Basically, same stuff we've heard from Beeston lately.  Won't fast-forward, want sustainable winning, and such.  Eventually, people will remember that he's said this over and over and that they're not going to diverge from that plan and they'll stop asking for Rogers to spend a cock-load of money.

6:40ET: Winter tour video?!? WTF is this shit?  Get to the questions.

6:50 ET: Wooooooooo more promotional events!
Wow, so people who aren't from the internet actually realize that winning is the only thing that's going to bring fans to the ballpark?  I'm legitimately shocked.  Good start.
Buck starting with his own questions now:  Asking about contract length, policy, philosphy, free agents, Prince Fielder etc.

Beeston (paraphrased): We'd like Fielder, he's a special talent, but was looking for 8-10 years, and that doesn't fit under our philosophy.  If you change it for one guy, you gotta change it for everybody, or you lose leverage and credibility.  5-year contracts are max for this club right now.  We need the ability to manage our team, and those big deals don't allow that.  We want credibility inside our negotiations.  Big ticket free agents tend to migrate to teams who are winning or about to win, so we need to start winning before we get those big guys to come, and keeping that credibility will help us there.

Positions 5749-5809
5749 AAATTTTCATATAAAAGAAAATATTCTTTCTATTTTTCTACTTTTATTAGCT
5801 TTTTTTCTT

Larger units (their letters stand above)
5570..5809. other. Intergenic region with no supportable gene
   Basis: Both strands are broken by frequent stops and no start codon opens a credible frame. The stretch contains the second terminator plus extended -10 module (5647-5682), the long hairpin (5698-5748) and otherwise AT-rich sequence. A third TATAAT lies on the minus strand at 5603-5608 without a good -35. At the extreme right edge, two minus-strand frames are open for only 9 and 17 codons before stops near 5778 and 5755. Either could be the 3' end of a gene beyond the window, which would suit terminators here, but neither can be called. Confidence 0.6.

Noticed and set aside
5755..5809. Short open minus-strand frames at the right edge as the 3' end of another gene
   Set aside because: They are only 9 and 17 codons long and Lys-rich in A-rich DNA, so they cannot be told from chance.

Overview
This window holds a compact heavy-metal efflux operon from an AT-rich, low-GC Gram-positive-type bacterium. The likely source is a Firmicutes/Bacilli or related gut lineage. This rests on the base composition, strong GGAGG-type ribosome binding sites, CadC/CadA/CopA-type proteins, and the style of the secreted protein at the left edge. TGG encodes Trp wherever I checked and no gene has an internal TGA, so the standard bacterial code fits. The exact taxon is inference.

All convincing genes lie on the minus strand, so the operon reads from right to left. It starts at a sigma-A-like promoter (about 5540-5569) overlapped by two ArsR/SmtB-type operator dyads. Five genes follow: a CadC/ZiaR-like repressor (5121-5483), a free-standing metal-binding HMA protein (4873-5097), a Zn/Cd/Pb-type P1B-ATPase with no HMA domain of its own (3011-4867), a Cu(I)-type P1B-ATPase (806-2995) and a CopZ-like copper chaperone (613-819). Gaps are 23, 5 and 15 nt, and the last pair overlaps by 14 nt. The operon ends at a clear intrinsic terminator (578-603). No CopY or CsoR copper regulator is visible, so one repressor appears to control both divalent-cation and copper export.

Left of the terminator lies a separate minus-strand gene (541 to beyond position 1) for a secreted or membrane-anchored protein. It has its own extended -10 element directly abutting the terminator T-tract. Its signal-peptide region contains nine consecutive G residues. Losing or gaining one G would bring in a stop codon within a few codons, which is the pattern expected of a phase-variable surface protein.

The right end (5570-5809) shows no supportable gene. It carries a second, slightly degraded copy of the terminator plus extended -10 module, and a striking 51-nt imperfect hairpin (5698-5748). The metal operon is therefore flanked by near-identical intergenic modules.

Buck: "Winfield! Molitor!"

6:53: Buck asks AA about Darvish:
AA: "We're linked to everyone, but again, we're not going past 5 years.  There's a lot of guys out there in the league that we like, but we like them at a certain price.  That's why we like the trade route, instead of the FA route.  We could have made trades to excite fans, but some of those deals wouldn't have worked out well long-term.

Roster turnover is huge since I've been on the job, and we have guys we like right now.  We're going to keep at it and try and win soon."

6:55: Buck asks about the bullpen.
Farrell: "We have more defined roles going in to spring training this year, as opposed to last year where we didn't really know who was going to close, who would set up, etc.  Delays (injuries) going in to ST kind of hurt last year.  This year, we have Santos to close, we have Oliver for LHB's, we have Frasor, etc.  Incosistencies were probably partially my fault, and it's something I've got to improve upon this year."

Buck: "Wooo, bullpen."

7:00 ET: Alan Nicholson: "1-yr, 3-yr. 5-yr business plans, gogogogo"
Farrell through 1 year " I get a C.  I've learned from my mistakes, and have ultimate optimism.  We can score runs, but we need more SP quality innings."